Exercises for Aerobic Endurance

Exercises for aerobic endurance involve activities that strengthen your cardiovascular system by increasing your heart rate and breathing. To obtain the best results, engage in the activities at a moderately brisk level for 30 minutes on at least three to four days a week, according to the American Heart Association. A moderately brisk level involves working up a sweat while still being able to carry on a conversation. Check with your doctor before starting any exercise routine.

Everyday Activities

Engaging in a variety of everyday activities will provide your with aerobic endurance. Start doing some at-home activities such as sweeping, snow shoveling, house painting, hand washing your car, rearranging your furniture and/or cupboards and spring cleaning. Get your aerobic exercise by raking leaves, mowing your lawn and gardening, according to the American Heart Association. Park farther away from your store’s entrance, forcing yourself to walk more. Walk during your lunch hours. Take stairs instead of the elevator.


Increase your aerobic endurance by bicycling. Bicycling indoors on a stationary bike or outdoors on a regular bike will be beneficial. If biking outdoors, use the proper gear, including a well-fitting helmet that provides good visibility. Good visibility includes making certain you can see clearly and others can see you clearly. Choose a brightly-colored helmet. Wear a safety light, if needed. Your helmet also needs to be safety-certified to protect your skull.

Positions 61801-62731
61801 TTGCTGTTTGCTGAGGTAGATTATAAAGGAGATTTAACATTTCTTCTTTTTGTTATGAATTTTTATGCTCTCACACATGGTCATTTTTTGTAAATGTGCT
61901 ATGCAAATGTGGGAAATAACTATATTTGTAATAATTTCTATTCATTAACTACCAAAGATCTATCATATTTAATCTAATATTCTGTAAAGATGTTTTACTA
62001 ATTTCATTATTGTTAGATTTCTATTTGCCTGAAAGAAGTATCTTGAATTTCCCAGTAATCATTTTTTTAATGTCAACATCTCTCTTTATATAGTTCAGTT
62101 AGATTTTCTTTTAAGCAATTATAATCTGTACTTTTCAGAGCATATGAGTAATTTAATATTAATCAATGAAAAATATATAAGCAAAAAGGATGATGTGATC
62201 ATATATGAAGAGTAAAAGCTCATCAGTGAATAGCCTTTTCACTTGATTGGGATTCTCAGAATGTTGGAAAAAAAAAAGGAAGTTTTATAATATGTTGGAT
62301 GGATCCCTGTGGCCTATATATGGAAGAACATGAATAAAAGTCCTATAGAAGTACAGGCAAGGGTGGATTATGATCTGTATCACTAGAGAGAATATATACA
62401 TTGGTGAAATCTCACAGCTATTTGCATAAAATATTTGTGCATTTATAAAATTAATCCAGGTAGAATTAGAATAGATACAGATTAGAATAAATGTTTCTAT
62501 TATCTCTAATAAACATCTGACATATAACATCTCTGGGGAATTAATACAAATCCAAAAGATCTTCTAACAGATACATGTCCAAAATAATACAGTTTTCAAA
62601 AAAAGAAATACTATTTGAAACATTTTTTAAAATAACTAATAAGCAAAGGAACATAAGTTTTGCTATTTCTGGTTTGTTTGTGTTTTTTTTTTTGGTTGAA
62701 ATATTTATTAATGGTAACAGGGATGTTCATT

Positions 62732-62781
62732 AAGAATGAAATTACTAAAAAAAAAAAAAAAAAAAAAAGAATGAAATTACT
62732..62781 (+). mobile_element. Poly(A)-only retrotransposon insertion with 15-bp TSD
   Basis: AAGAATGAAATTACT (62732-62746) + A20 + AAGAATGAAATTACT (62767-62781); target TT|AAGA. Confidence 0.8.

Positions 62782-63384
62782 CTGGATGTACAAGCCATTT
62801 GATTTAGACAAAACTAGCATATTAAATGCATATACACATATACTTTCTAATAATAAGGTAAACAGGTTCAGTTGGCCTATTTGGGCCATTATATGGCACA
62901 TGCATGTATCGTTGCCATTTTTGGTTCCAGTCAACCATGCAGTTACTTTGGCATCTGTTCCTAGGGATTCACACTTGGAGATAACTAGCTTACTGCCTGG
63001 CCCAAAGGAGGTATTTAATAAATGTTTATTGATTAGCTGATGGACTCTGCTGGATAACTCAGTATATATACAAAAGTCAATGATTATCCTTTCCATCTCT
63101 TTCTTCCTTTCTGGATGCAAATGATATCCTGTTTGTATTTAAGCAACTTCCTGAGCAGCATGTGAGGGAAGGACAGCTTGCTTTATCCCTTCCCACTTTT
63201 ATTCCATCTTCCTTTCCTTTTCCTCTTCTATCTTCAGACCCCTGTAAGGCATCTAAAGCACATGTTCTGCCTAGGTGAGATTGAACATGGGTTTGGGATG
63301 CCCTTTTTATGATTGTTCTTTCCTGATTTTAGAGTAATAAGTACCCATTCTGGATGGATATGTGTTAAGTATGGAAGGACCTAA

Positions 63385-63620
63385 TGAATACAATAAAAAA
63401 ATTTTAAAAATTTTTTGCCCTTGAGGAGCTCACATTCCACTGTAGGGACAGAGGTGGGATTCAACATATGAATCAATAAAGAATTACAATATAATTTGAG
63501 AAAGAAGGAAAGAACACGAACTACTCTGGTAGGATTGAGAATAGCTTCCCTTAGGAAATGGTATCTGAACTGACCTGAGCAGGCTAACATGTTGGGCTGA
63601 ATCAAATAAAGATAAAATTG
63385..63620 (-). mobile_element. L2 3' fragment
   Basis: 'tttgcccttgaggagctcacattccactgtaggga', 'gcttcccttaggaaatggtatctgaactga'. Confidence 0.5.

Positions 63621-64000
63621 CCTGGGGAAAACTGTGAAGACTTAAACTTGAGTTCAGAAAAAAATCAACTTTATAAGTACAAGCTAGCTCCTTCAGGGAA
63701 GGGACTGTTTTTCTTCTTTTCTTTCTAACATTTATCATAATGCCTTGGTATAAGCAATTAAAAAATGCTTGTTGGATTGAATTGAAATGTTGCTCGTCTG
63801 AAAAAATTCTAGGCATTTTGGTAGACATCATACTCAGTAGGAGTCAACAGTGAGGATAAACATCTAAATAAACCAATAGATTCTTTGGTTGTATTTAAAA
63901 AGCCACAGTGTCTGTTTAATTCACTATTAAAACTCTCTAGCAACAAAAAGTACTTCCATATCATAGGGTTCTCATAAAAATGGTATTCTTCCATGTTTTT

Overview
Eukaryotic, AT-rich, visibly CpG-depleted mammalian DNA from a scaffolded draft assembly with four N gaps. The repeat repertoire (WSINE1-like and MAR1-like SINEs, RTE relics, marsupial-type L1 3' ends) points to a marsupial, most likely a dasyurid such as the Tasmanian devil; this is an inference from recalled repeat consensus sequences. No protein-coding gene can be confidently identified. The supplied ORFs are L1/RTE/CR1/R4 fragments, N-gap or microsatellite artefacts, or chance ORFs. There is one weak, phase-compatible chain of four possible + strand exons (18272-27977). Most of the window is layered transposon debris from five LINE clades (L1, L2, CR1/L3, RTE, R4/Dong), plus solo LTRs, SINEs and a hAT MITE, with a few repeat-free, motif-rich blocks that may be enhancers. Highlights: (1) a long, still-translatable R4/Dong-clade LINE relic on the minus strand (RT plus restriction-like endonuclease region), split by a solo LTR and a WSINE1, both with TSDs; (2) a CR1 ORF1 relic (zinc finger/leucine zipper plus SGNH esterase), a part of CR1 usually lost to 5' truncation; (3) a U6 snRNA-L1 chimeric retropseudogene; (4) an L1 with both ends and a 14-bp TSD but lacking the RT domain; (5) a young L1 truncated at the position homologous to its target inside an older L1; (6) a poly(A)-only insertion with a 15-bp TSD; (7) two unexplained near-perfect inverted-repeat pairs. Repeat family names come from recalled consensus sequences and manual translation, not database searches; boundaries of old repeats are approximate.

Start walking as part of your aerobic endurance plan. Walking is a recommended exercise by the American Heart Association because of its low start-up cost, low dropout rate and convenience factor. Walking can be done either indoors or outdoors. A good pair of walking shoes will be your only initial investment. Walk indoors at your local mall or recreation center. Many shopping malls open their doors early for mall walkers. Check with your local mall to see if any mall walking hours exist. Form or join a walking group. Take your dog for a walk. Other ways to enjoy walking include going on day hikes, walking at your local park or walking along nature trails. If you have not exercised before, start out slowly for five to 10 minutes and gradually increase your time duration. You may want to use a pedometer to keep track of how many steps you take. Record your steps and time in an exercise journal and use this as your tool for progression.

Water walking

Begin water walking as an exercise to improve your endurance. Exercising in water not only burns calories, it is easier on your body than land-based exercises, according to “Arthritis Today.” Get into chest-deep water. Hold onto the pool’s side with your right hand, if desired. Stand erect, with your arms swinging at your sides. Wear a flotation belt to walk the perimeter of the pool.

About this Author

Crystal Welch has a 30-year writing history. Her more than 2,000 published works have been included in the health and fitness-related Wellness Directory, Earthdance Press and Higher Source. She is an award-winning writer who teaches whole foods cooking and has written a cookbook series. She operates an HON-code-certified health-related blog with more than 95,000 readers. Welch has a B.B.A. from Eastern Michigan University.